The 'fd_set' size calculation in the current version of the 'poll()' function results in an amount which is smaller than the size of the 'fd_set' data type. With this patch the file descriptor sets get allocated as plain stack variables. Fixes #335.
This patch implements a service which provides the contents of a tar archive via the 'File_system::Session' interface. Configuration: <config> <archive name="tar_archive.tar" /> <policy label="label_of_client" root="/rootdir/for/client" /> </config> Fixes #333.
Explanation why --disable-rpath-hack is needed: When building on pistachio_x86 $(LDFLAGS) contains '-L[...]/l4/lib' which will be transformed by autoconf to '-rpath [...]/l4/lib'. Now the problem at hand is that we pretend to be FreeBSD when we are actually not. So autoconf assumes it is valid to use '-path' when it is actually not. Also we use zlib for (de)compressing gzipped streams/files instead of calling gzip as this currently somewhat buggy.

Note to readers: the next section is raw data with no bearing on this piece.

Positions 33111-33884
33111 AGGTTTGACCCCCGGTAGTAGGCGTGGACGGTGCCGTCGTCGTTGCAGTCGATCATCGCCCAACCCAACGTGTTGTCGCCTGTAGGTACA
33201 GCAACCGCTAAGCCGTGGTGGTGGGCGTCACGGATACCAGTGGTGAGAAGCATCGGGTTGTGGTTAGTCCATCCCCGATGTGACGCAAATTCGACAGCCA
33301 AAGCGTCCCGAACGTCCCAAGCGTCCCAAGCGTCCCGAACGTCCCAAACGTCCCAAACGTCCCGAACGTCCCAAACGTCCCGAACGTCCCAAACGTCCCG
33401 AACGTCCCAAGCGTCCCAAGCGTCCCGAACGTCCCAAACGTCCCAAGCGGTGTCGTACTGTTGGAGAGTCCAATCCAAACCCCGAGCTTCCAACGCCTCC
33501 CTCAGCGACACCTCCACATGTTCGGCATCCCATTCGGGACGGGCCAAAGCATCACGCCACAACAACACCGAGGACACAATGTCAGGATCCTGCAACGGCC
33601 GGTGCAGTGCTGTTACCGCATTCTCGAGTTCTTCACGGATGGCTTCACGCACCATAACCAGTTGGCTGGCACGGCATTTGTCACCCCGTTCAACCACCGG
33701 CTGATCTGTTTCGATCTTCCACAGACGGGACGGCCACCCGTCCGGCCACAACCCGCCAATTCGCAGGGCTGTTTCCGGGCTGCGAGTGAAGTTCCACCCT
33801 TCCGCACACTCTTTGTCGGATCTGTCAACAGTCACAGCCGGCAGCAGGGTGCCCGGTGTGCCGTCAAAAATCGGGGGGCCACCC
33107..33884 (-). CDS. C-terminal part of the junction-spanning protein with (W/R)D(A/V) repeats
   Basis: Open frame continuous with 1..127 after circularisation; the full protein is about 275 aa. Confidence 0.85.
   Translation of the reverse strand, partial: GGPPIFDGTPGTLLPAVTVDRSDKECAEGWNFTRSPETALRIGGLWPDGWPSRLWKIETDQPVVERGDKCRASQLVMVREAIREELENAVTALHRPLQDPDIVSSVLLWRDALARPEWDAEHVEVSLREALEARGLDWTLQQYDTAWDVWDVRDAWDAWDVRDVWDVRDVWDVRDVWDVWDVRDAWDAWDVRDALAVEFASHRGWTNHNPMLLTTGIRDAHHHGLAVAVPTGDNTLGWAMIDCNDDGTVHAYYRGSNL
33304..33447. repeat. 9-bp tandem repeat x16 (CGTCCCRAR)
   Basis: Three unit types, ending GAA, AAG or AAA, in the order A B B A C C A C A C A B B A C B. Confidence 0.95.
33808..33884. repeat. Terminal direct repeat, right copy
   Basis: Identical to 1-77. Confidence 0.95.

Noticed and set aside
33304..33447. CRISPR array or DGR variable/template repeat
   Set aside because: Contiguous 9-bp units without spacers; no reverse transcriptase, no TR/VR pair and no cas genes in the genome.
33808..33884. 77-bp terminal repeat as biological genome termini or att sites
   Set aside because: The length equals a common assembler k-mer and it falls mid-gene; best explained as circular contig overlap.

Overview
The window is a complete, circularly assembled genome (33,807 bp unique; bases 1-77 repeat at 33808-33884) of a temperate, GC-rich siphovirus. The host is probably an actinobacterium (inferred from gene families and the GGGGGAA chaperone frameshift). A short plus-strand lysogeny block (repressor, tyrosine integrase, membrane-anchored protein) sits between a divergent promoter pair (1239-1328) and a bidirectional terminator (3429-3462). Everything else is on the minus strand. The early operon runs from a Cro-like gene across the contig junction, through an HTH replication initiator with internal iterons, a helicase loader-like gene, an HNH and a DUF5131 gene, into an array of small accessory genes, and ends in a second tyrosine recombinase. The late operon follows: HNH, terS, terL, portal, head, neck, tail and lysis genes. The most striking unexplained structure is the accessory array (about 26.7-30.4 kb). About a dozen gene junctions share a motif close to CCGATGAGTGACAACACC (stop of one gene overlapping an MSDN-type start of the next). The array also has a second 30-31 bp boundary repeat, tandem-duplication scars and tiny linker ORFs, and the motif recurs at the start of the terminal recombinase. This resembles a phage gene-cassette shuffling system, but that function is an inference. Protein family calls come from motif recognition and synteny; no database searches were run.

There are certain programs which need the information that is stored in 'struct passwd'. This commit introduces configurable user information support to NOUX. One can set the user information via <user> in NOUX config: ! <config> ! <user name="baron" uid="1" gid="1"> ! <shell name="/bin/bash" /> ! <home name="/home" /> ! </user> ! [...] ! </config> When <user> is not specified default values are used. Currently these are 'root', 0, 0, '/bin/bash', '/'. Note: this is just a single user implementation because each Noux instance has only one user or rather one identity and there will be no complete multi-user support in Noux. If you need different users, just start new Noux instances for each of them.
Removes getpwent.c from build because the passwd facilities provided by the FreeBSD libc will not be used anyway and add stub functions instead. Now services which need these functions have to implement their own (e.g. libc_noux).
Apparently, GNU make 3.81 picks the generic '%.h' rule instead of the more specific 'rpc/%.h' rule during the preparation of the libc. Changing the order of the rules solves the problem.